The Alpina has more exclusive exterior content. It features 21-inch 20-spoke BBS wheels, front and rear spoilers that improve stability at speed, a unique rear valance, two double exhaust outlets, and a ride height that is lowered 15 mm up front and 10 mm in the rear.
The BMW 7 Series interior offers the best contemporary automobile craftsmanship and technology have to offer. Unfortunately, it also offers some of the most complicated. Whether the good outweighs the bad depends on personal taste and predilection. We sometimes find it overwhelming. Many owners adapt to it, however, and have no complaints.
First, the good: Great interior lighting, and the world's best rearview video camera, including those that incorporate top and side views. The doors open way wide, for easy entry and exit. The dash is low, thin and lovely, with a great instrument cluster featuring a clean, crisp speedometer, tach, temp and gas gauges. The large 10.2-inch screen with navigation and all its menus is very readable. The leather-wrapped steering wheel is just about perfect, and some drivers will find its audio controls close to salvation.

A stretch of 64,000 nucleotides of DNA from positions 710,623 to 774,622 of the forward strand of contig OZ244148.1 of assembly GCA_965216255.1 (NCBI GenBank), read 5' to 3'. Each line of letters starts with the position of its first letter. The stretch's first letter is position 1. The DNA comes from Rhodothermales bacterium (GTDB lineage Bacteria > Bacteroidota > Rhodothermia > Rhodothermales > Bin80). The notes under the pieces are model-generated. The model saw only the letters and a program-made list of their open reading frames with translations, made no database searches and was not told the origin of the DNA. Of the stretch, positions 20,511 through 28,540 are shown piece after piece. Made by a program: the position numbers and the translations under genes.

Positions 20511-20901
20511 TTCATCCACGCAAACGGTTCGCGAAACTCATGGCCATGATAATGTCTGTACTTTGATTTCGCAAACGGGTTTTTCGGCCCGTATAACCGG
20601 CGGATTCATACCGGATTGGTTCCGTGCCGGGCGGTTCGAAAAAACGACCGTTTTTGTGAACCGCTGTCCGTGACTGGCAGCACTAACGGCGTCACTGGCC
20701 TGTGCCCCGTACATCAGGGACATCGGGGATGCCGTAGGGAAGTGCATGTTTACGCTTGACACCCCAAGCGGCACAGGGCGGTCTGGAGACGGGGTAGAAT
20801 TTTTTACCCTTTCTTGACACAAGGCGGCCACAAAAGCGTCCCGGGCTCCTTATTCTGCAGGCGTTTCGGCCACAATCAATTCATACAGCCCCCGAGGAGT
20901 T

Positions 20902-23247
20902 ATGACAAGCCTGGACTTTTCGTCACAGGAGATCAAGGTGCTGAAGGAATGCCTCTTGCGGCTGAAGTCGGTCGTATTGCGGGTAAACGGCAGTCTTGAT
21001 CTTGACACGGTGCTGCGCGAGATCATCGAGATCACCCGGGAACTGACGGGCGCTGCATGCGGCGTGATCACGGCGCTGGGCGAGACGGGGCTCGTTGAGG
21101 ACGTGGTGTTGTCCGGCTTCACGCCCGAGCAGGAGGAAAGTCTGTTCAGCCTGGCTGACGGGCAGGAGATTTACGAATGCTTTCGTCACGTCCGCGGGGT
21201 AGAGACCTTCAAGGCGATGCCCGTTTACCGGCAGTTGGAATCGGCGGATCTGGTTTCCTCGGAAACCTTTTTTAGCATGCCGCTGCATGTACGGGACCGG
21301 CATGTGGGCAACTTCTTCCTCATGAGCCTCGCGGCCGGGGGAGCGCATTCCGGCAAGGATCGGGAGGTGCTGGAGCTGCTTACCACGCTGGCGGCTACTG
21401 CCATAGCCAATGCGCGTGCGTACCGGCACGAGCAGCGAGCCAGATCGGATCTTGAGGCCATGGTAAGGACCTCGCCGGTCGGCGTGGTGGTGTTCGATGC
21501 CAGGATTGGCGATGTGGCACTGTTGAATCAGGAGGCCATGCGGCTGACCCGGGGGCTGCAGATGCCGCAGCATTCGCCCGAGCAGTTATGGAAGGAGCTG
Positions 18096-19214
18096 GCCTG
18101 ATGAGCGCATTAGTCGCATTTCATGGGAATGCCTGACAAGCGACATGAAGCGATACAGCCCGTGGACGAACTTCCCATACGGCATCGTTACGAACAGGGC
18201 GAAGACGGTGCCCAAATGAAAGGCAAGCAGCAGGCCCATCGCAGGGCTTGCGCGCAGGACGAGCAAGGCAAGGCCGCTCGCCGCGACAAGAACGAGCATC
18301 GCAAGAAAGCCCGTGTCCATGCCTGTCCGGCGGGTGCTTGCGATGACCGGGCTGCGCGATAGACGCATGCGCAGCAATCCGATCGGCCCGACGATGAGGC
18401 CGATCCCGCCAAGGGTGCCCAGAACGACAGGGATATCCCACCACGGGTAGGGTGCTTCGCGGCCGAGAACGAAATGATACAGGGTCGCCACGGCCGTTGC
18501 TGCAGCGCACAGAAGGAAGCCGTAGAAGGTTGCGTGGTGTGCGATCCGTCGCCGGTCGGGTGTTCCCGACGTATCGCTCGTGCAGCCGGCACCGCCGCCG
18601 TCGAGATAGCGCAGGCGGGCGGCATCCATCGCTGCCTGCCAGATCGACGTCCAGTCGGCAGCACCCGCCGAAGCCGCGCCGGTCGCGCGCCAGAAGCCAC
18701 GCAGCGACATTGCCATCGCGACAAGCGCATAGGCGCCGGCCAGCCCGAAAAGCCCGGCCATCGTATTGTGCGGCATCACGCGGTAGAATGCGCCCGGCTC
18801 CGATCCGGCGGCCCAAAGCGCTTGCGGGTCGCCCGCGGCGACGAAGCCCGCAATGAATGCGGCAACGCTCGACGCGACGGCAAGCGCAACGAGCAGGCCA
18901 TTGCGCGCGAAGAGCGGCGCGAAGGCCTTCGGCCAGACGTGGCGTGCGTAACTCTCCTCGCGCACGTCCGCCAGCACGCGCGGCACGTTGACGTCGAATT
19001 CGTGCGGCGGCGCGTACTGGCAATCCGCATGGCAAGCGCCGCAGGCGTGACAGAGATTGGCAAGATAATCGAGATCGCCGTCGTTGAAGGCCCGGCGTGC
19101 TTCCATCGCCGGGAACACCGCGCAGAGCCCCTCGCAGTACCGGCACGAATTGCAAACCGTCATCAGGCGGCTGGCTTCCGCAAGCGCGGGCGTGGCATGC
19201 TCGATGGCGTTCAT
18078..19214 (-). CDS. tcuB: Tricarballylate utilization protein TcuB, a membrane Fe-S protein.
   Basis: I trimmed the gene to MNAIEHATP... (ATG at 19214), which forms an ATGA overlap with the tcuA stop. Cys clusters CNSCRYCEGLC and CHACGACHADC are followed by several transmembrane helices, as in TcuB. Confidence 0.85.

The 7 Series models deliver the luxurious feeling cars in this class are supposed to create. Comfort, whether in the front seat or rear seat, is superb in the long-wheelbase Li models. Short-wheelbase models have front seats that are just as comfortable. The difference is in the back seats: The standard models offer just 38.9 inches of rear legroom, compared to a luxurious 44.3 inches in the Li models. There's still enough space for most folks in the standard models, including people up to about 5-foot, 10 inches, even when tall occupants are up front.
More good: luxurious leather, even in the base Nappa trim grade, and genuine polished wood available in several choices. We absolutely loved the stitched leather dashboard that's optional on the 750 models and standard on the 760Li.
Other amenities exclusive to the 760Li include stainless-steel door entry trim with an illuminated V12 sill, Alcantara roof lining and sun visors, and individual inlays of exclusive burled walnut.
We'll start the bad with the worst: The 2012 7 Series has the fourth generation of BMW's point-and-click iDrive control, and it's accurate to call it the fourth attempt to get it right. The new version incorporates Menu, CD, Tel, Radio, Nav, Back and Option buttons around the central controller. These buttons cut down on the number of steps it takes to access various functions, but it's still awfully complicated. There are also eight programmable buttons that look like radio presets. They can be used as presets or to program commonly used functions, such as favorite phone numbers and important navigation destinations. Program those to your lifestyle and maybe you'll be golden.